The car is on jack stands. The subframe and gearbox are already
and the engine is hanging on the support beam.
Unplug the connector and the vacuum hose from the manifold absolute
pressure sensor. Alternatively, you can unbolt the sensor. I just removed
it with the strut bar to free up some room.
Remove the airbox and the rubber part of the turbo inlet hose.
Insert a long ½" extention into the tensioner socket and
release the belt. Lock it with a 2 mm Allen key or a nail. Remove the belt.
Undo three bolts holding the steering pump to the engine (13 mm wrench).
Bend the hoses and move the pump out of the way.
Unscrew the boost pressure control valve (Torx T25) and detach its cable
from the fender. Put the valve and the cable on the engine.
Cruise control unit
Unplug the cruise control unit connector. Detach the control unit (two
plastic 10 mm nuts), lift it and move it aside.
Fuel tank vent line
Release the clamp and detach the fuel tank vent hose from the back of the
The rubber fuel lines are attached to the fuel rail via a special locking
joint. The release mechanism is covered by a rubber plug.
Fuel line cap
Use curved needle nose pliers to pull the rubber plug out of the joint
and move it up the pipe so it doesn't get in the way.
Get a 8 mm (5/16") fuel disconnect tool (it looks like a hollow plastic
cone with a rim) and put it on the line. Push it down the joint until you
hear a click.
Wiggle the hose while pushing the disconnect tool in, and the joint will
come apart. There might be some fuel left in the lines so have a catch
can ready. Repeat with the second line, plug the hoses.
Detach the accelerator cable from the throttle body. Detach the cruise
Brake booster hose
Unbolt the brake booster hose from the intake manifold.
If you need the access to the flywheel or the main seal, remove the pressure
plate now (12 mm socket). Most engine stands bolt to the gearbox mouting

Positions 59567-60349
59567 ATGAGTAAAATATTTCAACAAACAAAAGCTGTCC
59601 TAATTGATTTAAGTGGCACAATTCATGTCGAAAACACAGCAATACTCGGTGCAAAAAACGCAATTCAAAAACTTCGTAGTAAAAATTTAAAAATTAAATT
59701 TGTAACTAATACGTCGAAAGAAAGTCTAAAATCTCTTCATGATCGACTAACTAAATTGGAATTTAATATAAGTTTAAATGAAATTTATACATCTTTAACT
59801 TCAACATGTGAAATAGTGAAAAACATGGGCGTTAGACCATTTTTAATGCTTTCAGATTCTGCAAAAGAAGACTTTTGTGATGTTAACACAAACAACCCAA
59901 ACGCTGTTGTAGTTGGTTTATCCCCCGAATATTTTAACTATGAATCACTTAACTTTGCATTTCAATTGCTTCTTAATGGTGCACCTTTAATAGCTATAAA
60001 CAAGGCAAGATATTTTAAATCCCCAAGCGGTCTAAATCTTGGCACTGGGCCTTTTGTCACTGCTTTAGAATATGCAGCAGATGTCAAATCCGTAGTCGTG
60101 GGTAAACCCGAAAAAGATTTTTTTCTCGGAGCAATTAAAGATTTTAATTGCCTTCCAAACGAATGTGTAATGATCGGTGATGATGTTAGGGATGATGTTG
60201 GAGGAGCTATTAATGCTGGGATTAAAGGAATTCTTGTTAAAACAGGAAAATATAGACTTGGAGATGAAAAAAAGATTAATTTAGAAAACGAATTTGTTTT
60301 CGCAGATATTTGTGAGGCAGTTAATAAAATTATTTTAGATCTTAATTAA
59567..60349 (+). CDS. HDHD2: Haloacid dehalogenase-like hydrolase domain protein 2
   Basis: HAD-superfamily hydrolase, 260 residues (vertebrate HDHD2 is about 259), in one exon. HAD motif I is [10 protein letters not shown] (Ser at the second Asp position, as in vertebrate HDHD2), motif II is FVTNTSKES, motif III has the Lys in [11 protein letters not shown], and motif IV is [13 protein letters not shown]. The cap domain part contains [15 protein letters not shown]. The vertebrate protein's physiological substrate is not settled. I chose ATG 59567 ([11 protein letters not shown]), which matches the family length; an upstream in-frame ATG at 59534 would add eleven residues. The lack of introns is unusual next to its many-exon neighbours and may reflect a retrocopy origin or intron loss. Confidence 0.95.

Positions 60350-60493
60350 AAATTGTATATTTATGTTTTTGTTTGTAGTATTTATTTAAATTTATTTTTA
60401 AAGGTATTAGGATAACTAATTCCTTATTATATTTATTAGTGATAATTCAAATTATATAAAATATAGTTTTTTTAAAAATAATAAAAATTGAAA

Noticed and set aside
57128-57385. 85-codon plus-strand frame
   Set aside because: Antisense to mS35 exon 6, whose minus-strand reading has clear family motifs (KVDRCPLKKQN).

holes, and there will be little room to reach the clutch.
The flywheel is held by eight big 19 mm bolts. In order to get them off, you
need to attach a flywheel stop or otherwise ensure that the crankshaft
Unscrew the radiator drain plug (13 mm wrench) and drain the coolant.
Detach coolant hoses from the driver's side of the engine (flat screwdriver
or 7 mm socket). More coolant will come out of the heater core hoses,
so have a pan ready.
Remove the lower radiator hose from the passenger side of the engine. If
you unhook the lower part of the hose, be ready for more coolant spills.
Remove the intercooler hose from the compressor outlet on the turbo.
Drain engine oil (13 mm socket). Don't pour it down the drain, bring it
to the nearby recycling facility (around here, Canadian Tire collects
used oil free of charge).
Oil cooler lines
Unbolt the oil cooler lines from the oil filter housing (22 mm wrench).
Some oil will drain from those. Undo the lower A/C compressor bolt (16 mm).
Unbolt the two upper A/C compressor bolts. Unplug the compressor clutch
control wire from the connector on the radiator.
Lower the compressor (it's quite heavy) and hang it off the towing hook.
Be careful not to bend the lines too much.
Inside the car, remove the glovebox and locate the wire cluster coming
from the engine. One half goes to the ECU, while another feeds the data
to the dashboard. Unplug both.
Pull the rubber gromet in the firewall and carefully retrieve the ECU
harness through the opening. Put it on the engine.
Unplug the connector from the EVAP valve.
Detach the positive battery cable from the fuse box (10 mm socket).
Remove the passenger side axle by tapping it gently from behind, until
it comes off the shaft.
Bring the crane and lift the engine slightly so it takes the weight
off the support beam and the remaining engine mount.
Unbolt the passenger side engine mount (15 mm socket). Be careful as the engine
might shift suddenly when you remove the last bolt.
With the crane holding the engine, you don't need the support beam anymore.
Remove the beam (in my case the lifting hook got stuck in the chain, so
we just left it there).
Lift the engine out of the car. Watch closely while lifting it, to
ensure you won't break anything.
Attach the lifting plate from the engine stand (if you're planning to put
the engine on the stand). Some of the bolt holes required unusually long
bolts, the ones that came with my stand were too short.
Lower the engine and secure it on the stand. I had a friend helping out
with the engine removal. It's always a good idea to have a second
pair of hands while doing serious work like this.
On the stand
Engine out. Job done.